Finally, focus on staff retention.

If businesses struggle to find new talent, they can’t afford to lose the knowledgeable workers they already have. Successful companies should redouble their efforts in creating a culture that encourages people to stay. Competitive remuneration packages, flexible working, and other initiatives will go some way to achieving this.

What about the young person’s perspective?

All of this is, of course, both commercially sensible and laudable. However, if young people believe they have chosen the wrong career – either due to bad advice, the wrong qualifications, incomplete information, poor choices, or economic circumstances that are beyond their control – very little of what employers choose to do will have much traction. The talent shortage continues.

So what this calls for now, more than ever, are new and disruptive ways of helping young people find a career that’s right for them. It’s common knowledge that the pandemic has exacerbated inequalities in our society. This impact is especially evident in the challenge young people now face when identifying job opportunities and a career pathway that suits them.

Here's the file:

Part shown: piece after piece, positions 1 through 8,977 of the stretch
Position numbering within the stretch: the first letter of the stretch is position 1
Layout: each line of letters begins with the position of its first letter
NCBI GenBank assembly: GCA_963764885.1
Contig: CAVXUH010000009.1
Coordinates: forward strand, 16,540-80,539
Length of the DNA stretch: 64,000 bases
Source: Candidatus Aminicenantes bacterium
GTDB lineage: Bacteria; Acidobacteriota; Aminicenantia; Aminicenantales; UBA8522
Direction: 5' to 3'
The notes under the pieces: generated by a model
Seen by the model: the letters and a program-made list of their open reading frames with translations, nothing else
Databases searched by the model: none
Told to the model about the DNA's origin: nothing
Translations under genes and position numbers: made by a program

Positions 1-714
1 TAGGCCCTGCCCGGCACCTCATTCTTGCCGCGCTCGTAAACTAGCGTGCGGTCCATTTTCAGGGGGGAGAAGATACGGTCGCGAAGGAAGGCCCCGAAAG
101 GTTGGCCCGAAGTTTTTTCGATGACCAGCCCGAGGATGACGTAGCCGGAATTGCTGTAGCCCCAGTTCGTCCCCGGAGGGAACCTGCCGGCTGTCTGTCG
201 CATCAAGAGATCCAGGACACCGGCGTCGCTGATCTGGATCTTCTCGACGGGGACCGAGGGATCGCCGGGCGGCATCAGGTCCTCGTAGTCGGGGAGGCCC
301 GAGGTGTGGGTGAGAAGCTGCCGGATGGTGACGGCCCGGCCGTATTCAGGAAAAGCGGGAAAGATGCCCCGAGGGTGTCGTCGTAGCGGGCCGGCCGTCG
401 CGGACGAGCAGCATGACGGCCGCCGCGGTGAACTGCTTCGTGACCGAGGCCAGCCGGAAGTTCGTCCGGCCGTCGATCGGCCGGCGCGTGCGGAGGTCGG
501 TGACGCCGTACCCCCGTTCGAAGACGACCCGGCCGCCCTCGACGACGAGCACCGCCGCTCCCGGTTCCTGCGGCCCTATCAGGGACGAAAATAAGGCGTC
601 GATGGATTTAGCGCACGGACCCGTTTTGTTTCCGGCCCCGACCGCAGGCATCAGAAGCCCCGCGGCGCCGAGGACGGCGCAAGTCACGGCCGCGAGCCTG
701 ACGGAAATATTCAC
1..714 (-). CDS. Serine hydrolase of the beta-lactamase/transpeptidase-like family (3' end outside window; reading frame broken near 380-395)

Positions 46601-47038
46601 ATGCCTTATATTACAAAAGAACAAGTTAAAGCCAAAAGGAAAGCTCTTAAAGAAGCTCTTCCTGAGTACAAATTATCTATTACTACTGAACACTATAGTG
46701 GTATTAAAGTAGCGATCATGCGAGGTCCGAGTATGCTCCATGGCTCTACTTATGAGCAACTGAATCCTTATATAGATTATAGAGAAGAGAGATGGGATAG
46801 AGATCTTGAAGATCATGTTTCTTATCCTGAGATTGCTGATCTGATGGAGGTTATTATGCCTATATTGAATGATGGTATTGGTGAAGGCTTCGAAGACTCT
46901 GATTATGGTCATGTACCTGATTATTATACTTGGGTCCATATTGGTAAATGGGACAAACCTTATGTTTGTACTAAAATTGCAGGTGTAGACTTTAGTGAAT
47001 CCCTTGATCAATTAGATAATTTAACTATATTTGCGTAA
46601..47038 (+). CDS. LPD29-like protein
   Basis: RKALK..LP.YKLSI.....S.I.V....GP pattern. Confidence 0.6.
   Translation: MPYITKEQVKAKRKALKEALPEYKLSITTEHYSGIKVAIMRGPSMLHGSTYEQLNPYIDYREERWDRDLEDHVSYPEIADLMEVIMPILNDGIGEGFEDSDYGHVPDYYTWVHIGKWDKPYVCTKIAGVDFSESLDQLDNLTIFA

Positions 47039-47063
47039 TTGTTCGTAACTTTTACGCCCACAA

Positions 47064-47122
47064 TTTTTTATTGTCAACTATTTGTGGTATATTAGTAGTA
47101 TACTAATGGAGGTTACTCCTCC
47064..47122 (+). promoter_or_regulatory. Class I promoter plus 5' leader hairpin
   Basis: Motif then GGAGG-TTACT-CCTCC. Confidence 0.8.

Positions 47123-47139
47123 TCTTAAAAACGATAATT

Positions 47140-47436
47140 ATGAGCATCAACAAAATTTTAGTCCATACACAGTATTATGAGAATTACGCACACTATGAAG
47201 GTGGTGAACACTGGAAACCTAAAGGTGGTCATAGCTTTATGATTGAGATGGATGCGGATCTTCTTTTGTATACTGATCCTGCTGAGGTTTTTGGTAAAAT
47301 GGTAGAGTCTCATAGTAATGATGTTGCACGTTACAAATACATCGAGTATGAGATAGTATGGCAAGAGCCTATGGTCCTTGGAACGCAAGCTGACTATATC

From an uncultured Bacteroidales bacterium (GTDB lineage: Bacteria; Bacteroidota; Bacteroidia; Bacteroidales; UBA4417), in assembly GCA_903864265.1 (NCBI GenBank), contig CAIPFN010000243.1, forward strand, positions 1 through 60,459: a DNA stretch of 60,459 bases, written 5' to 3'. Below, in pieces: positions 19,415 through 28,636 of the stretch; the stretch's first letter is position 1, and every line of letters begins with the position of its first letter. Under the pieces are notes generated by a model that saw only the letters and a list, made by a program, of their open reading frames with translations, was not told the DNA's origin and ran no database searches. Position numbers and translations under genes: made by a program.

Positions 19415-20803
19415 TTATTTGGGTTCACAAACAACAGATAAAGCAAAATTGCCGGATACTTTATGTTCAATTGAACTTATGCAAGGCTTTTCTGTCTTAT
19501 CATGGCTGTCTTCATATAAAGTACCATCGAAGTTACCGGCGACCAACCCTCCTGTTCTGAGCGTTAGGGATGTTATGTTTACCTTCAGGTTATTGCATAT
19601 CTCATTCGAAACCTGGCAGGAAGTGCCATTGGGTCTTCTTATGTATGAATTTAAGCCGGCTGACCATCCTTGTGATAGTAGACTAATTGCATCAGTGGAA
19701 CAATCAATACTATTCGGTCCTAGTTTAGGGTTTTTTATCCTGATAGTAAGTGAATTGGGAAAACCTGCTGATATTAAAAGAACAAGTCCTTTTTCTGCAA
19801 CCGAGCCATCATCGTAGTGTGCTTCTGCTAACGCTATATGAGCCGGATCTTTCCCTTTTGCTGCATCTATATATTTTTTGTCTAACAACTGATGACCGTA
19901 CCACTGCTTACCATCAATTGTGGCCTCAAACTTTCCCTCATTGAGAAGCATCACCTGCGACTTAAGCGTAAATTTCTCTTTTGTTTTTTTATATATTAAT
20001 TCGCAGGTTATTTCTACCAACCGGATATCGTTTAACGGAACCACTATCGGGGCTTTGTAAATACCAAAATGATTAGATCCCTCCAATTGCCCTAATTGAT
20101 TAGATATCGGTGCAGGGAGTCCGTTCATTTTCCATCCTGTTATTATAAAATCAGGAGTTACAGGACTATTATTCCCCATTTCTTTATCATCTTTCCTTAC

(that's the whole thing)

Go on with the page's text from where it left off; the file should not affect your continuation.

How Working Eye can help

Most careers advice today is still qualification-led and prescriptive in its approach. Working Eye is different. By allowing people to explore the world of work through a more emotive, sentiment-driven approach, this enables the user to explore careers that might more accurately reflect one’s ‘reason for being.

Also, if this approach starts early enough, it suggests we might arrive at choices that reflect a more holistic approach to a person’s career discovery journey. Too many young people are currently realising too late that the job they have chosen is not ‘right’ for them. For both employers and employees, this can prove to be both costly and damaging.

So, as we enter 2022, with what we hope is a more positive outlook ahead, we need to look at new ways of building a more relevant and more motivated talent pool for the future. In so doing, we can help prevent talent shortages and any possibility of a ‘lost generation’ of young people.